Koh Tao was the first of our islands to visit. It’s the island for water sports, especially snorkelling and scuba diving – in fact, it’s the second cheapest place in the whole world to get your PADI licence (following Honduras) hence why this is where travellers tend to visit.

Read our previous blog Tokyo here

To reach Koh Tao, it requires a lot of patience and motivation because it’s about a 10-12 hour trip (something me and Luke were really not looking forward to!). But surprisingly it’s an easier trip than expected. We boarded a coach at 9PM from outside the Lomprayah office in Khao San Road and slept all the way through to 5AM. From here in Champorn, we had a 2 hour wait to board the boat as it was still dark, then once ready, got onto the top deck for a 1.2 hour ride. This whole experience only cost us 1,100baht each (£25) which is quite good bearing in mind the distance we travelled.

From getting off the boat, you can see why people come here immediately. Crystal waters that change from turquoise to bright blue with the sunlight beaming down making it glisten, accompanied by white sand beaches with greenery and coconut palm trees surrounding the whole island – walking off the pier was like walking into paradise.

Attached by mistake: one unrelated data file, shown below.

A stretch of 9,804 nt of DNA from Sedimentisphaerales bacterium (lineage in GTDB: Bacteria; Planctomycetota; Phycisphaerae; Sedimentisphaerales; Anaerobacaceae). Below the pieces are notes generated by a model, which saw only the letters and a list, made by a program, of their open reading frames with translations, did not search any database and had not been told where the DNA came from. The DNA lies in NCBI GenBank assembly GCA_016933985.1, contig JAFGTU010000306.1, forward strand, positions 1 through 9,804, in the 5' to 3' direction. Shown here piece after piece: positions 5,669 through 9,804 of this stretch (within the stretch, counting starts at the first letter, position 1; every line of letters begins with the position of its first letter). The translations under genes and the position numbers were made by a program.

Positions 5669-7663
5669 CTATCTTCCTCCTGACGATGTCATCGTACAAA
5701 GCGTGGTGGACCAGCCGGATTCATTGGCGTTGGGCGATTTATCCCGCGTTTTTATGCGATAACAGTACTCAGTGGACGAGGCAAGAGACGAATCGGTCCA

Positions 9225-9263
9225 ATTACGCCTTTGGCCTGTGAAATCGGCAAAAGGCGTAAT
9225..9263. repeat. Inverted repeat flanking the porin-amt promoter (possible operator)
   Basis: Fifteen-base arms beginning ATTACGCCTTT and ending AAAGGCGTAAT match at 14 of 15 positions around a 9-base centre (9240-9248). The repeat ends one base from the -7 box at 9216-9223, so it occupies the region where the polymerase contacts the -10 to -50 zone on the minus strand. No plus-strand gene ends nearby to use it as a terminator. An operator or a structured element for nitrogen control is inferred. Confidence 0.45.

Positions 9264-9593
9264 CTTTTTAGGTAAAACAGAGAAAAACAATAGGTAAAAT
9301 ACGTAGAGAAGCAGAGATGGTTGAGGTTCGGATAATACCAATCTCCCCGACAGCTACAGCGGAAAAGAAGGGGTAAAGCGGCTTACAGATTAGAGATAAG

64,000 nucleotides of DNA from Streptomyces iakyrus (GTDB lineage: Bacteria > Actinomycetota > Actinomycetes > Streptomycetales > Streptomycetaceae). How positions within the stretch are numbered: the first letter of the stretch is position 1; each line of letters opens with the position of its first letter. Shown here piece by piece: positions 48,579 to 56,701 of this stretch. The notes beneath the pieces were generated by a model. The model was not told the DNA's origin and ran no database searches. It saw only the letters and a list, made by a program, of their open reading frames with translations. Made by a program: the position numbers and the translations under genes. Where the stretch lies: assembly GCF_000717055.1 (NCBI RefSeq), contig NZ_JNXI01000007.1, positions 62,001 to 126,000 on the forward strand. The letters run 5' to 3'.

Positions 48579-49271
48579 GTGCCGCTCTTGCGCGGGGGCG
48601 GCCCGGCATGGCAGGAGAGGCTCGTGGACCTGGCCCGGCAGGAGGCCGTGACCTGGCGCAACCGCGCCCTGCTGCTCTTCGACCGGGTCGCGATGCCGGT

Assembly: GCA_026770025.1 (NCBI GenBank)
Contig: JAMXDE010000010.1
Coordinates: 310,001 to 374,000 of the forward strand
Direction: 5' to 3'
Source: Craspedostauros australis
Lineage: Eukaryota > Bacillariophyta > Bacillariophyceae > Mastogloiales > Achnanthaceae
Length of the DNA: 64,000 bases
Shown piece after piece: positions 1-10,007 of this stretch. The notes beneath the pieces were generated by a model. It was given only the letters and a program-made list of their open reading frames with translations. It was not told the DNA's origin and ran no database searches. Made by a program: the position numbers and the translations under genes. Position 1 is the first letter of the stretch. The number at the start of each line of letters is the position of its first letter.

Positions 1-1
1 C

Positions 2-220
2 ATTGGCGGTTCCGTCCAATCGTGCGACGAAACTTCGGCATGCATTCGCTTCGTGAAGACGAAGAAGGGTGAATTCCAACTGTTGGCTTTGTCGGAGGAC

That was until we made the mistake (again!) of thinking a 15 minute walk with our 25KG luggage was easily done to get to the resort, we don’t seem to learn from our previous mistakes! Sweating and stressed, we finally found the resort and checked in. We were only staying for one night in ‘In Touch Resort’ which was a pretty little hut with just the essentials, not far from town and pretty much on top of beautiful Sairee beach. Once showered and changed we headed into town for lunch.

Koh Tao’s town is an often overlooked rural area of the Thai islands, it feels like a microcosm of the larger ethos of the islands which is that of pure tourism and unexplored potential for the weary backpacker.

When finished lunch we had a look about on ‘Trip Advisor’ for the most trusting place to rent a motorcycle. Same as many, we heard all about the horror stories for a first time rider from being mugged off on price to renters demanding payment for scratches that weren’t even your fault and safe to say that on top of neither of us riding one before, we were scared that this would happen to us – let’s face it, me and Luke never have that much luck in terms of things going right!

We found a couple of reviews about a place near to town called RPM so we weary walked there and asked 1. Prices 2. Terms and conditions and 3. How the hell we ride one. We can honestly say that we had no problems in regards to this company. In fact, they made us feel very comfortable by taking pictures of the bike at every angle before we even got on and even said to us that it’s not a problem if we scratch or scuff the bike, it’s only if we break a part that we would have to pay. So with that, Luke had a little test run up and down the road and it’s safe to say that he was scared but shortly after a few trips, finally got the hand of it.